Canada’s dispute with China over the arrest of Huawei Technologies Co. Ltd Chief Financial Officer Meng Wanzhou, has escalated in recent weeks.
Beijing has upped the pressure by blocking imports of canola and suspending the permits of two major pork suppliers.
Canadian trade delegation’s attempts to visit Beijing in order to negate a major threat to commodity exports were also blocked.
Prime Minister Justin Trudeau’s administration has been left with little room to maneuver so they turned to Washington for help in settling the ongoing dispute with China.
Canada says the United States is obligated to help, given that the U.S. arrest warrant on Meng’s arrest triggered the crisis with Beijing.
However, the lukewarm response from Washington frustrated Ottawa leading them to warn Washington that “it could withhold cooperation on major issues.”
Canada’s U.S. ambassador David MacNaughton, strongly suggested future requests for assistance would be declined unless Washington cooperated more.
“How do you go to canola farmers and relatives of the two (Canadian detainees) and say ‘Well, actually, notwithstanding all of this, we’re going to try and do whatever we can to help?'” he said.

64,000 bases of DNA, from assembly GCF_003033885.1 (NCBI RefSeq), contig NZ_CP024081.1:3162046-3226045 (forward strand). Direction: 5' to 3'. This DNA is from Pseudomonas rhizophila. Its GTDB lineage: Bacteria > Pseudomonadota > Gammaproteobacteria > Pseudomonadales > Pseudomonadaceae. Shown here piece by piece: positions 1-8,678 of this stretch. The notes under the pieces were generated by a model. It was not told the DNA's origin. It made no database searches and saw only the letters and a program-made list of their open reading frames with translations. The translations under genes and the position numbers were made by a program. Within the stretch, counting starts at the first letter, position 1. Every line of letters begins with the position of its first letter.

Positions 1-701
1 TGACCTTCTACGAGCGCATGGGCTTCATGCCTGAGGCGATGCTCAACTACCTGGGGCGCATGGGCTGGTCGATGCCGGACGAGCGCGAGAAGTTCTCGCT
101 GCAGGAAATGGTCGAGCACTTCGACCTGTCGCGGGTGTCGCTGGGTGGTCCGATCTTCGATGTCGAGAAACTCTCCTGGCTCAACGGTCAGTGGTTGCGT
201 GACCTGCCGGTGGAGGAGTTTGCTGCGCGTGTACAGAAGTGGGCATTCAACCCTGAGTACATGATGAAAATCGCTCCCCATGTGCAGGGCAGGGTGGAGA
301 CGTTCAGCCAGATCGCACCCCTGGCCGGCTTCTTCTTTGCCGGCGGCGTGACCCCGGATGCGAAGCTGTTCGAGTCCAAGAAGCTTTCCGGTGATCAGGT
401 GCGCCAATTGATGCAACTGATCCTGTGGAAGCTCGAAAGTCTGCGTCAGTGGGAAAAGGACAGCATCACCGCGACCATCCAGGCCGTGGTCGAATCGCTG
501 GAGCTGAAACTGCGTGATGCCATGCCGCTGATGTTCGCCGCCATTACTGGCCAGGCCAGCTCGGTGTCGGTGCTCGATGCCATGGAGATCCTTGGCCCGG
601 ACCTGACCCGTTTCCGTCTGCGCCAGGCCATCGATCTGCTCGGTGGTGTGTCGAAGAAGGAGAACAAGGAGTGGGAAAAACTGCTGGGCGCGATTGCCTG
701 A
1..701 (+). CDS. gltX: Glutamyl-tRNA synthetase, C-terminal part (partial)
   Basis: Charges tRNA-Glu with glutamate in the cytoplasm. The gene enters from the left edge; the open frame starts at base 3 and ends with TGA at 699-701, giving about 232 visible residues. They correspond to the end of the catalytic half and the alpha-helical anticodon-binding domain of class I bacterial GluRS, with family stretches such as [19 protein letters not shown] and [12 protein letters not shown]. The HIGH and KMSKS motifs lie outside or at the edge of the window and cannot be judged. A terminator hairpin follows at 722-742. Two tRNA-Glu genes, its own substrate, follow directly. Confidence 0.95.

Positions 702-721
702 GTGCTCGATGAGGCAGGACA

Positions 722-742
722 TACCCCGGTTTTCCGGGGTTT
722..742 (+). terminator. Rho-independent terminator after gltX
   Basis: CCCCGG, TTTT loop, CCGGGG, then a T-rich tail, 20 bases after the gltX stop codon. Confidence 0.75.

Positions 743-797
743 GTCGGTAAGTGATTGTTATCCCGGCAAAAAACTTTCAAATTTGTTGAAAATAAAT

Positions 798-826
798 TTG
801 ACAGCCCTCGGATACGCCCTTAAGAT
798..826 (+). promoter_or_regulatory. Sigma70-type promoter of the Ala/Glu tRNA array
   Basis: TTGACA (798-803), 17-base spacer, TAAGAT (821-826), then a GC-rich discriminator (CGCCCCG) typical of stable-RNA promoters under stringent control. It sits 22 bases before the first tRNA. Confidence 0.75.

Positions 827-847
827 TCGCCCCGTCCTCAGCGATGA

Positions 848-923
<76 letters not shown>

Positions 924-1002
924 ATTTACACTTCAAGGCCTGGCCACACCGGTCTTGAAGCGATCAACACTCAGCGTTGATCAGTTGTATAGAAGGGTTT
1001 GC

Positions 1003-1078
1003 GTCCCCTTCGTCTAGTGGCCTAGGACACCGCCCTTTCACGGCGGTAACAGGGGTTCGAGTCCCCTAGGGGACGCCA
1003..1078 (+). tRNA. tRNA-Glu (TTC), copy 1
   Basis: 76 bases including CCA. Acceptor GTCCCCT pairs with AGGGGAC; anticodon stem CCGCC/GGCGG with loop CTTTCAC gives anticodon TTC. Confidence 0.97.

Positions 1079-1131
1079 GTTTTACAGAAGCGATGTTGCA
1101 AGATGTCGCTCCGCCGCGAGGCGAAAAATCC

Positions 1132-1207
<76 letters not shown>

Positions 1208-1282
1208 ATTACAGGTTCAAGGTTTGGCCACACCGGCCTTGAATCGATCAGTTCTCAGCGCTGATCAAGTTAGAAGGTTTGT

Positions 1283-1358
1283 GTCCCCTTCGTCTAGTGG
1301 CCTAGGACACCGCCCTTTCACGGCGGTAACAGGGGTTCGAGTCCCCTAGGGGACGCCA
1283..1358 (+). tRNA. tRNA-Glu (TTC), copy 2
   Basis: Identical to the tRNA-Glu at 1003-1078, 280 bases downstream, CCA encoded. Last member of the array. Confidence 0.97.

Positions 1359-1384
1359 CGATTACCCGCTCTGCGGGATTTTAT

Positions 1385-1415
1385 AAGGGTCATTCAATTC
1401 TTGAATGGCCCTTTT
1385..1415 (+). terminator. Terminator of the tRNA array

“It makes it much more difficult in public opinion terms for the prime minister to have permission to do some of the things that would be in both countries’ interests,” he added.
MacNaughton said part of Canada’s frustration also stems from the lack of clarity on U.S. intentions toward Meng, who’s currently under arrest in her Vancouver house.
She is scheduled to appear in court on May 8, prior to the extradition hearing which could go on for years. Trump has previously suggested the charges against her could be dropped if that would help the trade talks.
MacNaughton asked the U.S to clarify its official position: “What we’ve said is, we’d like to have a little better sense of what your plans are in terms of dealing with her. Are you engaged in negotiations over a plea deal? We’re completely in the dark.”